Arisa White and Laura Atkins weave together Biddy's story with well-researched historical information, giving young readers the historical context for her life. Free verse poems, which enable  readers to feel that they are getting to know Biddy in a personal way, are interspersed with historical information on slavery and midwifery, plantation life and economy, migration, the struggle for freedom, and life as a free black person.
"Biddy probably grew up on a cotton plantation. Cotton, a major cash crop, was grown throughout the Cotton Belt states."
"The record we call 'history' does not tell everyone's story." The voices of ordinary people, especially those who were enslaved or subjugated, were rarely recorded or preserved. When the authors Arisa White and Laura Atkins started writing the biography of Biddy Mason, they faced a challenge: how to accurately portray her story when historical records were scant. They write in the introduction:
"Writing this book was a creative act of repairing the historical record, of imagining Biddy Mason's life based on all the information and stories we could gather. We believe that we are all better when we hear everyone's stories, especially those that have been silenced."
Very little is recorded about Biddy's early years, and so the authors "had to imagine this time in Biddy's life using historical research, 'slave narratives' (written accounts by enslaved people after escaping slavery), and audio interviews with people who lived during the same period and in similar regions." I appreciate how they explain their process and how they used this information to paint a fuller picture.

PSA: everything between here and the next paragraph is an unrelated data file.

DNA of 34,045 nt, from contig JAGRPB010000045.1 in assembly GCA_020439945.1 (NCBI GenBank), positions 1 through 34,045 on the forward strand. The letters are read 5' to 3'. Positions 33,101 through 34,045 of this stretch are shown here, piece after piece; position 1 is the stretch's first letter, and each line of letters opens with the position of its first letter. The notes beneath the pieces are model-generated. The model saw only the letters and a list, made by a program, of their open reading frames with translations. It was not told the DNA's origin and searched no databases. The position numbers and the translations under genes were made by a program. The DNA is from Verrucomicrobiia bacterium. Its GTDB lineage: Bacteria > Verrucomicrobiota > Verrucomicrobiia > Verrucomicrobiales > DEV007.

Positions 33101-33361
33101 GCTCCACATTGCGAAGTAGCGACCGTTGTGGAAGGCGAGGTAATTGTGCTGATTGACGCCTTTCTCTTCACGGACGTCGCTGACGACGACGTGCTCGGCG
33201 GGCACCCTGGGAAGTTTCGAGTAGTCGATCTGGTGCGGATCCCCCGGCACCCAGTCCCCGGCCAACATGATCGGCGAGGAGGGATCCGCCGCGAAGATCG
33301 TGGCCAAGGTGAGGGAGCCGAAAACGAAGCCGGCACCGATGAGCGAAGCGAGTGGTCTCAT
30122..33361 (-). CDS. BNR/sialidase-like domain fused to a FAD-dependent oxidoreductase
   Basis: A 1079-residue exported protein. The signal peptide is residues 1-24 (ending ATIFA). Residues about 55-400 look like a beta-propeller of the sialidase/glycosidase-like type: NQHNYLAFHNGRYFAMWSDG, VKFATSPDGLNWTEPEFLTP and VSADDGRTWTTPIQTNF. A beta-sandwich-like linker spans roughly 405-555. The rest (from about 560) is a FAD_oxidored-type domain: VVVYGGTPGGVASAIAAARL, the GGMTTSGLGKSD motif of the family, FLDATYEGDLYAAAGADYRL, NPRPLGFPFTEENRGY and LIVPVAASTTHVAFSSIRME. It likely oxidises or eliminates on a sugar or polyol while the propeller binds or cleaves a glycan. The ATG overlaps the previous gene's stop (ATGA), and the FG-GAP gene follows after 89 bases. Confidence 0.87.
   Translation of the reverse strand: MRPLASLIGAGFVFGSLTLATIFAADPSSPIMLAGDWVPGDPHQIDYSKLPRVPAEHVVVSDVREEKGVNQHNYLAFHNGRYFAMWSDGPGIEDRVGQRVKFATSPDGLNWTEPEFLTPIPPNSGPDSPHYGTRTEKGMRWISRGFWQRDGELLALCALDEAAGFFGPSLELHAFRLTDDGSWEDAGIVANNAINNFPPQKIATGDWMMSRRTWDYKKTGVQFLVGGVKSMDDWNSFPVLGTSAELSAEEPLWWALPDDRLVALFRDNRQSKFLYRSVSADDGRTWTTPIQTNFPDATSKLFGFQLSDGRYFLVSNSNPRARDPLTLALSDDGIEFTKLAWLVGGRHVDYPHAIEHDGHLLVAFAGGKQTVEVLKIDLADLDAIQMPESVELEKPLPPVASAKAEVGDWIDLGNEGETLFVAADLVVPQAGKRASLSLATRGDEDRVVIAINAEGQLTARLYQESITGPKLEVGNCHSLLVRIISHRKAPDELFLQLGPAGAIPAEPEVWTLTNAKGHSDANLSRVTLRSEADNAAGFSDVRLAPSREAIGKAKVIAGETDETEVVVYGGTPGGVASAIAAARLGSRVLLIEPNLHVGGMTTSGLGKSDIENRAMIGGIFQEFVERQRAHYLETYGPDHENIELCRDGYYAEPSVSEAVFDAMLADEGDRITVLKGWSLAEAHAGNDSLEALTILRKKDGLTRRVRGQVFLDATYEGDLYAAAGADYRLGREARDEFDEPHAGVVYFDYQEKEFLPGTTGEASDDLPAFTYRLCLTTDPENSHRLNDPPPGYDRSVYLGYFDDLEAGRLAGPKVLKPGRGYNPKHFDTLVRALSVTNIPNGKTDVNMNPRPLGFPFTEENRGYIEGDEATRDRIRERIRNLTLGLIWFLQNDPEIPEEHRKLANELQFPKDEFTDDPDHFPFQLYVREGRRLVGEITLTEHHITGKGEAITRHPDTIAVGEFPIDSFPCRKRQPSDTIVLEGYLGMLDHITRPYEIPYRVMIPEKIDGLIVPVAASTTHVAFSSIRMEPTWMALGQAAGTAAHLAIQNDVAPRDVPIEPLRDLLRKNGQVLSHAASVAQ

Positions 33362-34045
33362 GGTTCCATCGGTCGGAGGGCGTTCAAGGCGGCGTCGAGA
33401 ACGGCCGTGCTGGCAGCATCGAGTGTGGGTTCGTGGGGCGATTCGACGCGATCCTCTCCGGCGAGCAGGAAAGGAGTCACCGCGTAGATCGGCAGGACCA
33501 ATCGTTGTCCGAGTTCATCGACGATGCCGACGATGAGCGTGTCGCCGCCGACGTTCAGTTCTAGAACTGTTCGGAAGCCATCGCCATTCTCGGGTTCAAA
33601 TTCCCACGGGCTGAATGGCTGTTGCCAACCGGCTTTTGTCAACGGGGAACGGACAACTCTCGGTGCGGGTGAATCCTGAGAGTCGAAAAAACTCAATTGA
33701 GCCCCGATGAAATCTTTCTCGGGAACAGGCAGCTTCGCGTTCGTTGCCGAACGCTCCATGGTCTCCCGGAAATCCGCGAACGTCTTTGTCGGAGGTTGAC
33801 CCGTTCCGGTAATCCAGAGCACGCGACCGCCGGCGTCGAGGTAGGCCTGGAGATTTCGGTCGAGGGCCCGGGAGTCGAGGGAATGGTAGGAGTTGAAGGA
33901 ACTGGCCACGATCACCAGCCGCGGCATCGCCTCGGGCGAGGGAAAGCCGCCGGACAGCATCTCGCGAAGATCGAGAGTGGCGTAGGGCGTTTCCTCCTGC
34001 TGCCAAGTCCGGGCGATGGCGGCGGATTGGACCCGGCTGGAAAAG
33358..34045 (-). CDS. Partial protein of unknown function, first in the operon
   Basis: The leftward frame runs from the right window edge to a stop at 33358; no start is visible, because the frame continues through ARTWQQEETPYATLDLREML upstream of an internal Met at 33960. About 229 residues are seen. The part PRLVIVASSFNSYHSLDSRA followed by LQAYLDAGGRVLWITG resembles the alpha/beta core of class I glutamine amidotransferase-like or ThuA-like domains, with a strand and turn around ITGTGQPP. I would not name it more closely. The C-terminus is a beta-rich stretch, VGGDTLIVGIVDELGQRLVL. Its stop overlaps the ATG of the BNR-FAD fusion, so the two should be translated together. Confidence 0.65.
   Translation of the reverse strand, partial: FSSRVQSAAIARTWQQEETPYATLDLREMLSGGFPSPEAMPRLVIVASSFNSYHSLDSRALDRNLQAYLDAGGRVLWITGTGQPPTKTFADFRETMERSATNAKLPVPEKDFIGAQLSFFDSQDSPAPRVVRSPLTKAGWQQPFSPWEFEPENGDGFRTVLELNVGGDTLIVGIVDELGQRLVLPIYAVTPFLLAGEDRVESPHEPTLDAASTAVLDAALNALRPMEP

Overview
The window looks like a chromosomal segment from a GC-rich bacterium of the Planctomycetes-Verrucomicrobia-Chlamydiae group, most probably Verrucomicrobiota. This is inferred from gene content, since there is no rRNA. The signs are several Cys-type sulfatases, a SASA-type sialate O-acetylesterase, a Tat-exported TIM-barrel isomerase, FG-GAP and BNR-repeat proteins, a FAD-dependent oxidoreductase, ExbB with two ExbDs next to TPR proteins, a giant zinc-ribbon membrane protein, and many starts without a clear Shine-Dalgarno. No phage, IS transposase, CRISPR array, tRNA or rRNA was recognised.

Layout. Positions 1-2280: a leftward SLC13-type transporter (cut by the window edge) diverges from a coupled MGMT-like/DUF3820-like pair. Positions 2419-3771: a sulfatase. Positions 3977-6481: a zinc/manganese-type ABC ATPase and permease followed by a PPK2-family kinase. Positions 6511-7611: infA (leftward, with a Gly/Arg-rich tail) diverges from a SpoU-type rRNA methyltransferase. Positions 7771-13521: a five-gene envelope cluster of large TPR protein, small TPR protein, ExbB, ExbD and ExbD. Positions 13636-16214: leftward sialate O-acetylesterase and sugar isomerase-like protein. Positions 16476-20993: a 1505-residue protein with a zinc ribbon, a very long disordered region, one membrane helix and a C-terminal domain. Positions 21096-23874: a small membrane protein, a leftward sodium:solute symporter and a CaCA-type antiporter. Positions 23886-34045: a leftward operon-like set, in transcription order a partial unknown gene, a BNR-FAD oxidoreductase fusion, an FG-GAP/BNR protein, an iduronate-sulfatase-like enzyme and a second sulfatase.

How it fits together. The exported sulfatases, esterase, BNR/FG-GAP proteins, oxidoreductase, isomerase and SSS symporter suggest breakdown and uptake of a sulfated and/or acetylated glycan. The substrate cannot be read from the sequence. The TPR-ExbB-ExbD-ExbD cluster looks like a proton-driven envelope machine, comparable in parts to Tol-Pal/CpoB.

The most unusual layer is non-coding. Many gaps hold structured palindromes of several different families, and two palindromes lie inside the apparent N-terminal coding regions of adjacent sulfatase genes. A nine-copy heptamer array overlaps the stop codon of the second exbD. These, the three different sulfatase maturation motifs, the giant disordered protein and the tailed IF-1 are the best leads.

After 4 years in California, Biddy's owner Robert Smith, planned to move to Texas in 1855. While California was a free state, slavery was legal in Texas. Local sheriffs intervened and took Biddy and her family away from Smith. I appreciate how clearly the text breaks this confusing situation down:
"Even though Biddy was legally free, she had to rely on her community to support her in resisting Robert Smith and the institution of slavery..."
The free verse poems remind me of Ashley Bryan's masterful Freedom Over Me. As Bryan did, White and Atkins used historical records to paint a full picture of ordinary people. This brings to life the stories of Black Americans who helped shape our country.

I wonder if young students will realize that the scenes in the free verse poems did not necessarily occur, or that the authors created the character of Granny Ellen. While the authors are transparent about their process, I wonder if it will be clear to young readers. I see this book as a blend of historical fiction and historical reporting. Detailed source notes show the extensive investigations that went into writing this book.